Pitt adds 48 new COVID-19 cases since Thursday

By Martha Layne, Assistant News Editor

Pitt added 48 new COVID-19 cases, composed of 46 students and two employees, between last Friday and Monday, with 94 students currently in isolation. The University’s previous case report, covering last Tuesday to Thursday, included 54 cases.

This is the second case report since Pitt moved to the Elevated Risk posture and began a shelter-in-place, and arrives after the Allegheny County Health Department and state health officials have continued to report high case numbers. According to hospital data compiled by The New York Times, about 82% of ICU beds in the Pittsburgh area are currently occupied, compared with 78% statewide and 70% nationally. UPMC Shadyside is at 88% capacity and has 24 ICU beds remaining.

The COVID-19 Medical Response Office said COVID-19 cases continue to rise, with a new single-day case record set at 28 on Friday. The office also said the spread of cases seems to be contained to “small pockets” within residence halls, and contact tracing has not revealed any “clear connections” between these infected groups. The CMRO said certain residence hall lounges will remain open during the shelter-in-place period in an effort to combat feelings of loneliness as well as any roommate conflicts.

The office said it’s changing its surveillance testing strategy. The CMRO said fewer students are accepting invitations to the randomized testing, so the University is stopping this randomized surveillance testing. Instead, the testing site will be open to any asymptomatic student who wishes to be tested, with no questions asked. Testing is available at Posvar Hall on Wednesday mornings from 10 a.m. to 2 p.m. The email said the CMRO is also offering “increased focus testing” next week in response to current virus trends and asked students to get tested if invited.

“We are sounding the alarm. Current spread is endangering our campus and surrounding communities,” the email said. “Please get tested and please continue to wear your face covering, wash your hands, practice physical distancing and follow shelter-in-place protocols.”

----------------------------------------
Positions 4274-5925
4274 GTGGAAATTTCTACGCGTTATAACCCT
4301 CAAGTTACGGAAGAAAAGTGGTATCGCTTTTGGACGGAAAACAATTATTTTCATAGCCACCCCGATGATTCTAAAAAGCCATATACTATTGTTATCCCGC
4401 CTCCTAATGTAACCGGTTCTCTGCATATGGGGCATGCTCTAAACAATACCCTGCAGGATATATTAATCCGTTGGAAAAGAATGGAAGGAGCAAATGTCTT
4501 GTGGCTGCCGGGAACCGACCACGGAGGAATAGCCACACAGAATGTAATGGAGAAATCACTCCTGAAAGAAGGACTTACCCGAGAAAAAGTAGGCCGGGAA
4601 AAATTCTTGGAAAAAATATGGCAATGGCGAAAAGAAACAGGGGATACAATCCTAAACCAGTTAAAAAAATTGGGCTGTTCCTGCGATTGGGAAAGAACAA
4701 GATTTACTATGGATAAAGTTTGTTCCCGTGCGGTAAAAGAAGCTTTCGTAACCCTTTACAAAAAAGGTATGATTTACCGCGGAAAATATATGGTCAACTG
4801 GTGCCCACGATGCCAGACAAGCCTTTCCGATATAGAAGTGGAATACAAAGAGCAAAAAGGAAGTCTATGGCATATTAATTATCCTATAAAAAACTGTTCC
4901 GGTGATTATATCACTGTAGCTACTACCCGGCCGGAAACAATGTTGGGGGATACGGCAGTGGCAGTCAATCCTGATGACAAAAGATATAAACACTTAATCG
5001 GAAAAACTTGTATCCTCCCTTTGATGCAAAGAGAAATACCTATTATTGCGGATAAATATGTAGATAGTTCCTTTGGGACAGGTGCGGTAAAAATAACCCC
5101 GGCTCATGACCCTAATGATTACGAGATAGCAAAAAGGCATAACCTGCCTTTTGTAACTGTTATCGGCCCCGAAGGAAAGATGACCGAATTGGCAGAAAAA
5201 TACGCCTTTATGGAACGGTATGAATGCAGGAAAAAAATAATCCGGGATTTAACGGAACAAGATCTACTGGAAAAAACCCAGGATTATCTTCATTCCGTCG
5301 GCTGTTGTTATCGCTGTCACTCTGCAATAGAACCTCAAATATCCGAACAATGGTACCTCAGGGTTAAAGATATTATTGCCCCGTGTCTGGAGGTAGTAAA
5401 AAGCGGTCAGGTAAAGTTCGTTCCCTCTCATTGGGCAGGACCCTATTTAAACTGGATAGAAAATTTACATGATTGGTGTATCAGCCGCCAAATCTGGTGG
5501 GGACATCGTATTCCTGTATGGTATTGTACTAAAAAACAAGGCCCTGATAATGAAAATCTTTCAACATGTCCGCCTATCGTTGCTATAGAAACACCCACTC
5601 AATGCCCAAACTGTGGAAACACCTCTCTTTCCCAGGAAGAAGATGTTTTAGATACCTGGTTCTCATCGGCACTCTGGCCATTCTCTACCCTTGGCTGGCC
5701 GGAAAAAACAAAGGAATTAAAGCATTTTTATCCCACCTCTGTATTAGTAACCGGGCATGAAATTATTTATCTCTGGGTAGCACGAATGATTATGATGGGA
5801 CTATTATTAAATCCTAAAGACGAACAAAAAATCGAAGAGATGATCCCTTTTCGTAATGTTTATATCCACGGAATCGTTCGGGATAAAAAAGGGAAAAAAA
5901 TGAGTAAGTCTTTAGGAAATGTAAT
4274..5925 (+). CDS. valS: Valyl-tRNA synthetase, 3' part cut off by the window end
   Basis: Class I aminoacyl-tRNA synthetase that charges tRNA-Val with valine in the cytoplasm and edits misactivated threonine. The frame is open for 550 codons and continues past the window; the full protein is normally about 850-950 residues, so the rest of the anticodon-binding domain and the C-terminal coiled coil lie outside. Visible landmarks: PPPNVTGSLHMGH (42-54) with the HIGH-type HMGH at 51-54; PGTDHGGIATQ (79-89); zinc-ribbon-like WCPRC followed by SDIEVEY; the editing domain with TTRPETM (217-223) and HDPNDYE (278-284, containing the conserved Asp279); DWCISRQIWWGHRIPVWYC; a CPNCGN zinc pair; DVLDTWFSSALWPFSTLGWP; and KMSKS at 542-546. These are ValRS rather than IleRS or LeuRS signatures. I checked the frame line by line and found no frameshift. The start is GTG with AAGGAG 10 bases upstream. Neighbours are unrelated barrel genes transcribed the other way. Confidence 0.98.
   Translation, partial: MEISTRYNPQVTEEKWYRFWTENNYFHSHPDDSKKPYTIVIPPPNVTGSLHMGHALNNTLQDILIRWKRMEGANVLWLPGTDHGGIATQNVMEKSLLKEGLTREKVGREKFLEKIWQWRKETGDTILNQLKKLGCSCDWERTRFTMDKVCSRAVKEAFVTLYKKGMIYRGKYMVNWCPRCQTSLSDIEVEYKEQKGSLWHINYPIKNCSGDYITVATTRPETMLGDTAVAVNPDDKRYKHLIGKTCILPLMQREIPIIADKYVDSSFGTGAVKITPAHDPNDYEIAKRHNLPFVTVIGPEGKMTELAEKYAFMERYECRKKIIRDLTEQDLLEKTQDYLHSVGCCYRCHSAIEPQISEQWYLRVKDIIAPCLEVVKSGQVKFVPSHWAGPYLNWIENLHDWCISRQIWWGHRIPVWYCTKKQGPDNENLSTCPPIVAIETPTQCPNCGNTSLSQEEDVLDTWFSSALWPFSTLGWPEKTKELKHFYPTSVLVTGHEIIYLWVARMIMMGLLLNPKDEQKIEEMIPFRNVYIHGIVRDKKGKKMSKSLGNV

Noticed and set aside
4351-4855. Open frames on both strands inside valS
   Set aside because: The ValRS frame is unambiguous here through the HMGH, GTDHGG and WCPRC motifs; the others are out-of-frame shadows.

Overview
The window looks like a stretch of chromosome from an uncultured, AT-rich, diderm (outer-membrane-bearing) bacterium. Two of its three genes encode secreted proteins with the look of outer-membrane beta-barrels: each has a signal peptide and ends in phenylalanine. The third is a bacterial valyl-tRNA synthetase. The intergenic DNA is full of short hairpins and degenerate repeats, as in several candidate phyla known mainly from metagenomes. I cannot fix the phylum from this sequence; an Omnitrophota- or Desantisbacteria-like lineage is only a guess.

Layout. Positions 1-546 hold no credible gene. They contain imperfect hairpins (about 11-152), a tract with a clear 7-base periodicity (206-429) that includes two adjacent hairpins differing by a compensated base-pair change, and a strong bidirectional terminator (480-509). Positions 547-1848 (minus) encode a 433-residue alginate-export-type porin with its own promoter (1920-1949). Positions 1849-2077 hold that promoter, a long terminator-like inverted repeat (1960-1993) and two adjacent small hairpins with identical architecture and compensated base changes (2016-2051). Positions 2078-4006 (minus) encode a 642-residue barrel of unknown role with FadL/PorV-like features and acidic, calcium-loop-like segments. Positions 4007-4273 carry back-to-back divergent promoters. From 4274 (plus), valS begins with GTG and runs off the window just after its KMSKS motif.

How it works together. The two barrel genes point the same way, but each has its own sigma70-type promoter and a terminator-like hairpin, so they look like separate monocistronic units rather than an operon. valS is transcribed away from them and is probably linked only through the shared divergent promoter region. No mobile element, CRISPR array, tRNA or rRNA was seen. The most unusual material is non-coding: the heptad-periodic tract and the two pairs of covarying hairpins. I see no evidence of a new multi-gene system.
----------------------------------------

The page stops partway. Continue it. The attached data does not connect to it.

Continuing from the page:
The CMRO still encouraged those who are offered a COVID-19 vaccine to take it and not to wait until Pitt has more vaccines. For those who are vaccinated, the CMRO said they must remain vigilant because the pandemic is still ongoing, many are not vaccinated yet and there is still uncertainty about transmission of COVID-19 after vaccination.

The University has had 1,264 students and 230 employees test positive since June 26, with 1,170 students and 222 employees recovered thus far.

There are 94 students currently isolated at home or in Pitt’s isolation housing, which is reserved for those who have either a confirmed or suspected COVID-19 infection. Pitt has a total of about 300 isolation beds.

Pitt has implemented a systematic, random testing strategy, which involves testing several hundred students each week on Mondays and Wednesdays. Out of 242 students tested last Wednesday, seven were positive, increasing Pitt’s prevalence rate from 0.72% to 0.83%.

The University implemented a variety of new policies due to the pandemic during the spring semester, though some community members question whether the safeguards are sufficient. Students needed to have a negative COVID-19 test before moving back to campus and were encouraged to shelter in place at least seven days before moving in. Once on campus, students were required to shelter in place again for at least 10 days or until the CMRO announced that it was safe to move about campus. Students could attend classes during this time. Pitt has also planned testing of students to monitor the virus’ spread, required students, faculty and staff to complete COVID-19 training and imposed strict penalties for violations of health guidelines.

Kenyon Bonner, vice provost and dean of students, said student organizations who host a party or event can face suspension and students hosting large parties can be suspended. Students living on campus who attend large parties can have their housing suspended for the semester and students living off campus can be switched to persona non grata status, preventing them from entering University buildings or property.

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